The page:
Now that No Time To Die has been out for several months in theaters and home video along with word-of-mouth about James Bond's death at the end of the movie is common knowledge now, I can discuss it without fear of including spoilers.
People are questioning, rightfully so, on how the Bond movie series will continue. Will it be rebooted again? Or will it pick up where No Time To Die left off? I prefer the latter as it would be more in keeping with Ian Fleming.
Much of the elements of No Time To Die were lifted from Fleming's You Only Live Twice. The Sean Connery film version of 1967 did not follow the book, so it would be useless to even discuss it. So, from here on, references to YOLT will be book-based.
Eon Productions can introduce the new James Bond by lifting more from YOLT.
There is an article at The James Bond Social Media Project that gives one some ideas for the next movie in bringing Bond back. I am not sure when it was written.
The following quotes from the article includes passages highlighted by me in bold that can be templates for the next move.
The Ian Fleming book from which the movie is “based” is a dark, plotless revenge story that takes place in the aftermath of the death of Bond’s new wife in On Her Majesty’s Secret Service. M is planning to dismiss Bond from the service because he’s been incapable of performing his duties. Rather than sack him outright, M gives Bond the opportunity to redeem himself as part of the diplomatic branch of the service.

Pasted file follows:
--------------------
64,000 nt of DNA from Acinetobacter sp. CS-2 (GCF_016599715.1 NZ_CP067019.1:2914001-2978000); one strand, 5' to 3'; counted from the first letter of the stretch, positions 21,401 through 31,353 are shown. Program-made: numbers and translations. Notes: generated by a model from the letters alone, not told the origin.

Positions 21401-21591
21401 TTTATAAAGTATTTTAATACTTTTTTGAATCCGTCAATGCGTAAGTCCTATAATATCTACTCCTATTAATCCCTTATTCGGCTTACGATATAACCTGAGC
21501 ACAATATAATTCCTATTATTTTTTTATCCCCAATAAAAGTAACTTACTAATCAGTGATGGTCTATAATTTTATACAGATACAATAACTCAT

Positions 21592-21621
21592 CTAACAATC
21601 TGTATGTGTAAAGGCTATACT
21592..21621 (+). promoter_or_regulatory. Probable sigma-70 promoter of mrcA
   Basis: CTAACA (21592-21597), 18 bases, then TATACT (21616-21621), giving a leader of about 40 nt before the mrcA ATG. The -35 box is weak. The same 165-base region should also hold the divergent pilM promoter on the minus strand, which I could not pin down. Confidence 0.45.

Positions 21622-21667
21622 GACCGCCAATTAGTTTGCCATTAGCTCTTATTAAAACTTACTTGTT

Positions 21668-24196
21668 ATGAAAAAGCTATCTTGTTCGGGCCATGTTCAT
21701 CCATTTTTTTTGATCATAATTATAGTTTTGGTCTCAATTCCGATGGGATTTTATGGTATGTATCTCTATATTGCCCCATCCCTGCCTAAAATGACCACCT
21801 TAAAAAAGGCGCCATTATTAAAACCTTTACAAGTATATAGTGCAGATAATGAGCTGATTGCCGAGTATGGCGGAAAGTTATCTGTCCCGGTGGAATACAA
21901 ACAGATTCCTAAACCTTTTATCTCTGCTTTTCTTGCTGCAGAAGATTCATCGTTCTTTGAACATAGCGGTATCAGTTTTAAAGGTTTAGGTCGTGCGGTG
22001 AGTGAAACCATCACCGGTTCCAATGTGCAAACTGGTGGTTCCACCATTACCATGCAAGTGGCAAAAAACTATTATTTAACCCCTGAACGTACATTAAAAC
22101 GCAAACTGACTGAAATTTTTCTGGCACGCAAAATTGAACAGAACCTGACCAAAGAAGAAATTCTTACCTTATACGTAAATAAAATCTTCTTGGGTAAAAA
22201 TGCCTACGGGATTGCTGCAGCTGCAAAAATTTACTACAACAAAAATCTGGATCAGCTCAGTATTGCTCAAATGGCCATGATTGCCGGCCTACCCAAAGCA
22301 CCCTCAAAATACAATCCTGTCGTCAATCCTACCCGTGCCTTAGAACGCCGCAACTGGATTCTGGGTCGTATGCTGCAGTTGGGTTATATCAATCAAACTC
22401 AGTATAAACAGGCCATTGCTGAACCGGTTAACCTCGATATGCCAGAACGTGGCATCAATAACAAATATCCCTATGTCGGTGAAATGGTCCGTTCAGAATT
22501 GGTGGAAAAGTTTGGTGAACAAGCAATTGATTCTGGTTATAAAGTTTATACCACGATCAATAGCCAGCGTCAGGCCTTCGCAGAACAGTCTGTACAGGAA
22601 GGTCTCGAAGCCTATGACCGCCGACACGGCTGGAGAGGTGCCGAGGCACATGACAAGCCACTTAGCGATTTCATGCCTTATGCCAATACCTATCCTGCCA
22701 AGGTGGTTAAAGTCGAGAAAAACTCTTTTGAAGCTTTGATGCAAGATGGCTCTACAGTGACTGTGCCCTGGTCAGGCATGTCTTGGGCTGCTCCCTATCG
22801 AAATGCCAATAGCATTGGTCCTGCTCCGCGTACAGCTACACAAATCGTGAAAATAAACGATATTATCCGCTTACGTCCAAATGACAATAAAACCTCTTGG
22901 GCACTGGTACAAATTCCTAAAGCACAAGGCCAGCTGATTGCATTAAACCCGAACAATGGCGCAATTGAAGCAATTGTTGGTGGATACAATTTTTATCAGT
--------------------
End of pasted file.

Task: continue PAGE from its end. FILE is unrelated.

Devoid of action-packed thrills, the novel proves impossible content for escapist entertainment. At best 20% of the novel concerns actual “espionage.” The Bond character in You Only Live Twice finds himself caught between the love of country and the loss of his wife. This is Bond on the fringe, a shell of his former self. Drinking to excess, mired in notions of mortality and morality. Once he discovers Shatterhand’s true identity, the narrative becomes driven by grim revenge but Bond is again given a reason to live.
And perhaps this is why I found Fleming’s You Only Live Twice to be such a fascinating novel. As an outlier it challenges the Bond image, which by the time of this novel’s 1964 release had been firmly established through 11 prior books and 3 movies. In the end, Bond succeeds in killing Blofeld, destroying the castle but the physical trauma of the mission renders him an amnesiac. His superiors believe him to be dead, and Bond goes back to living (albeit this time sincerely) as a fisherman, fake-married to Kissy Suzuki. After a few months, Bond leaves for Russia, drawn there because he thinks he can uncover his true identity. Kissy knows he will not return and she does not tell him that she is pregnant with his child.
Here's how the above can use those elements.
Bond, following the missile attack on the "Garden of Death" island, is wounded and amnesiac. He is found alive, after being thought dead, and is sent off for months of healing and rehabilitation. This is where the "opportunity to redeem himself" by M comes in. After rehab, he is sent to Japan or Russia. Since the loss of Madeline Swann and their daughter were due to the Heracles nanobots he was poisoned with, he is out for revenge against Blofeld. But Blofeld was killed in No Time To Die, right? Well, maybe he faked his death or an imposter was involved. Or, someone even bigger in the Spectre organization than Blofeld was involved. The possibilities are endless.
It is fun to speculate. Still, my bottom line is that the Bond series should not be rebooted again. The ending of No Time To Die offers many future "cliffhanger" resolution possibilities. Rebooting would be a cheat after fans have invested so much in the Daniel Craig movies. In a previous blog post, I joked that Bond's death was another dream of Pam Ewing of Dallas. That one is definitely not going to happen, it's safe to say.
Producer Barbara Broccoli recently said that she doesn't know how Bond will be brought back. They're still thinking about it. I believe her.